1. JohnQPublic*

        If the NLs are underage then Crazy Lady is subjecting herself, the company, and the possibly the poster to legal action. The poster has knowledge of a crime being committed (distribution of a controlled substance?), which in many places is illegal to not report. I’d be concerned at least, but I’m not sure what action to take either.
        I’d at the very least talk to HR and ask what if anything I should do.

        1. Jamie*

          I didnt see any indication of th NL’s being underage.

          I would agree that it’s a much more serious issue if that’s the case, but I can t imagine that the OP would have left out that important detail.

  4. Yuu*

    I think that its great that you want to help the NLs and mentor them. I agree that it is not your role to provide feedback on their boss or the way she operates, unless you are specifically asked (and even then, tread lightly), or if it is somehow impacting your work.

    I think if you truly want to help them grow their professionalism, turn your relationship into less of a friendship and more of a mentor ship. I know its tempting to want to find out how dysfunctional their boss is, but honestly, encouraging them to gossip with you about that isn’t particularly professional either. (And I really do understand! I have been in the position of gossiping and criticizing a co-worker, and then had to work under her later – and learned the hard way how that stuff can really end up getting you later!)

    Instead, tell them you see a lot of potential in them, and if they have any questions on how the business world acts or on growing their careers, etc, that you’d be happy to answer them.

  5. Jamie*

    “Once they opened up to me, I started hearing all these stories about how she regularly gives them money for food, takes them shopping for clothes, alcohol, even furniture! She is social with them, goes out to nightclubs with them (she’s in her 50s), and all kinds of crazy stuff.”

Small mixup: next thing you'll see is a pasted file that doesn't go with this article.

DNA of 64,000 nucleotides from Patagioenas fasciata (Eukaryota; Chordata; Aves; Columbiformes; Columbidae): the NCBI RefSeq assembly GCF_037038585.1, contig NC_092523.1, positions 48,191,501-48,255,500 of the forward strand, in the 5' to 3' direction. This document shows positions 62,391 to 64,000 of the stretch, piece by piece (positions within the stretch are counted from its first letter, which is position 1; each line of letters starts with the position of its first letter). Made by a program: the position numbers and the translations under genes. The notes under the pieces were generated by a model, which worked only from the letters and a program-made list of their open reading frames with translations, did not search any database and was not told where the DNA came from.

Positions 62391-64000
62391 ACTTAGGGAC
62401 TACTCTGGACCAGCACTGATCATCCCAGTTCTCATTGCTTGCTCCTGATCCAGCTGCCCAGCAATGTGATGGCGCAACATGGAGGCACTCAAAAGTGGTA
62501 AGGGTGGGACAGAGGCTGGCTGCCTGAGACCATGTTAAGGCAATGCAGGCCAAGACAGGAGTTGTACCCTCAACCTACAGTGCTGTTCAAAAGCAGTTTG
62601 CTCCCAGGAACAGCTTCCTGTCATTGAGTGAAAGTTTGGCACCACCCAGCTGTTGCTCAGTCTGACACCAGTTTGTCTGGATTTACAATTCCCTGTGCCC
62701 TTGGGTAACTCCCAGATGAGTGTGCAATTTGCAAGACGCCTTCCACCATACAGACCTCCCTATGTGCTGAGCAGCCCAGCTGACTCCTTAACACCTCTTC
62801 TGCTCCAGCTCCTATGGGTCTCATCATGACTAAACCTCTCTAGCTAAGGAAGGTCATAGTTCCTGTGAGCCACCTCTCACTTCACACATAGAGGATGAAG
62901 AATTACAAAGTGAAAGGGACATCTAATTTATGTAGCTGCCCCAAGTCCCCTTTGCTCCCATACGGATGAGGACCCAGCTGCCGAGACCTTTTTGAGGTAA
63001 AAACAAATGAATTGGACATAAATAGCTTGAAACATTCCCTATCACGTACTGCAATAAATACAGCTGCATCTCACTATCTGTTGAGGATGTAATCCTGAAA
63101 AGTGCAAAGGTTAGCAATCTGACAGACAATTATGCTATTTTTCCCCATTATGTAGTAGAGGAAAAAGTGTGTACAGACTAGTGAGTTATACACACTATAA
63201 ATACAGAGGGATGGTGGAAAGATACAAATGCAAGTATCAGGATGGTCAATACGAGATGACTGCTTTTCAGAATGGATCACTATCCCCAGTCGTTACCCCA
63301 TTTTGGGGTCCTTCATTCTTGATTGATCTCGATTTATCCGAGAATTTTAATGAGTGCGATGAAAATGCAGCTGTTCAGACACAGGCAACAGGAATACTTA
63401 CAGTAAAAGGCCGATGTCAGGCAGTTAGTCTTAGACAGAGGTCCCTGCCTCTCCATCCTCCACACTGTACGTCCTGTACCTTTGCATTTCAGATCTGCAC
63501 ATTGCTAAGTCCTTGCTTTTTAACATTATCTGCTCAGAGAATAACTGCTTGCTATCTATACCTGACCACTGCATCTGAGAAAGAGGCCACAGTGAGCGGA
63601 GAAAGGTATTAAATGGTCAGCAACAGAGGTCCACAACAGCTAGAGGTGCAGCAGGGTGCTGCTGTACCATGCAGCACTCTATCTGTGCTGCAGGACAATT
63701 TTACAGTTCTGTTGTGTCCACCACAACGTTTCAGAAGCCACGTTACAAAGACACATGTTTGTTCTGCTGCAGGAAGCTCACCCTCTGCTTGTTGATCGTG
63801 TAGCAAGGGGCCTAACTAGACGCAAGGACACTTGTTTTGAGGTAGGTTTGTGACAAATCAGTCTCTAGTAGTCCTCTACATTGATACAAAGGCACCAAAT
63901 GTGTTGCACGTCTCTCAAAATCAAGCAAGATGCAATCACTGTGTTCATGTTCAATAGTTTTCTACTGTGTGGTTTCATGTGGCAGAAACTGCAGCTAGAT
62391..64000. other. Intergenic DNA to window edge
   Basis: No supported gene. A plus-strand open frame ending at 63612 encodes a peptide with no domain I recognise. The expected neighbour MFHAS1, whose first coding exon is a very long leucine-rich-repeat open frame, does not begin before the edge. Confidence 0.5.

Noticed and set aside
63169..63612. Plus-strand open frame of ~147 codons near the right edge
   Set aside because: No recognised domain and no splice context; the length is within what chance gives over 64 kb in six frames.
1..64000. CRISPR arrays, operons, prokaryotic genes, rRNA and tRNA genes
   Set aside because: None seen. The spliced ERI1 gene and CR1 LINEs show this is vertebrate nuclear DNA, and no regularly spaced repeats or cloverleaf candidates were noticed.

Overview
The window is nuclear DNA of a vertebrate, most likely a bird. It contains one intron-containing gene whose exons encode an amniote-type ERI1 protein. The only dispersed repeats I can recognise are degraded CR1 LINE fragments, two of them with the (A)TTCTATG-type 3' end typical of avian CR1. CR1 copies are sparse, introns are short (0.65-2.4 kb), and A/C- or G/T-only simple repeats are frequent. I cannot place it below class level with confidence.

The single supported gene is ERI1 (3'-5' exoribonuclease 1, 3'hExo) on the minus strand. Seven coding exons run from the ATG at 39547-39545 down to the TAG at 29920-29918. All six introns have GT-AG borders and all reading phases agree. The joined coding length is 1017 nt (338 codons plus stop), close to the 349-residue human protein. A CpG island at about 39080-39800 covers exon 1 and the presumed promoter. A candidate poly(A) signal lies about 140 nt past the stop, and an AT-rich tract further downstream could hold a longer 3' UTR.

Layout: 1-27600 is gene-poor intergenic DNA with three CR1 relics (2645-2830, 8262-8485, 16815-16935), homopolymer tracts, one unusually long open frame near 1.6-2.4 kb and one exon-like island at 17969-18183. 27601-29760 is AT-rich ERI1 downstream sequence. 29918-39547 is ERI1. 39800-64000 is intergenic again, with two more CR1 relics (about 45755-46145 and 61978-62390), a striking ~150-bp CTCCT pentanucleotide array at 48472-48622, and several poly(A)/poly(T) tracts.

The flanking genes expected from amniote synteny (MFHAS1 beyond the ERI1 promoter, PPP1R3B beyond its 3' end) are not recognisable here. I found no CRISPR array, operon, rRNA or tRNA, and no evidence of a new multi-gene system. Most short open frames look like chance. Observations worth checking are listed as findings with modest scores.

Boundaries are clearly being crossed with the clubbing and alcohol.

    Even the other stuff isn’t part of a manager/report relationship. However, I can see in these unusual circumstances why she would have the impulse to help with food, clothing, and furniture.

    I can imagine that if one didn’t have proper food, clothes, or a bed to sleep in that it would be hard to focus on learning the nuances of a job. Isn’t that in Maslow’s hierarchy theory – if the basic needs aren’t met you don’t focus on higher level goals?

    I’m not in agreement with how she’s going about it – because you are absolutely right that it blurs the lines and it’s damaging to confuse them when it comes to learning how professional relationships work…but maybe there can be some other way to help them meet the basic needs.

    For food she could institute a gift card to a local grocery store program for the NLs, for clothing and furniture maybe a cooperative agreement (or gift cards) to local thrift shops. Even if she wanted to fund it personally, they wouldn’t know that and it would be available to all based on empiric qualifiers.

    But that she’s buying them booze and hitting the clubs with them? I’m not sure her motives would be served by my suggestions above because there is something she’s getting out of this for herself.

    1. Liz T*

      My impression is that at least some of these NLs are themselves wealthy, as one of them comes from a family that doesn’t work. Are some of their families friends with the CEO, too? I could be way off here, but that’s how I read it.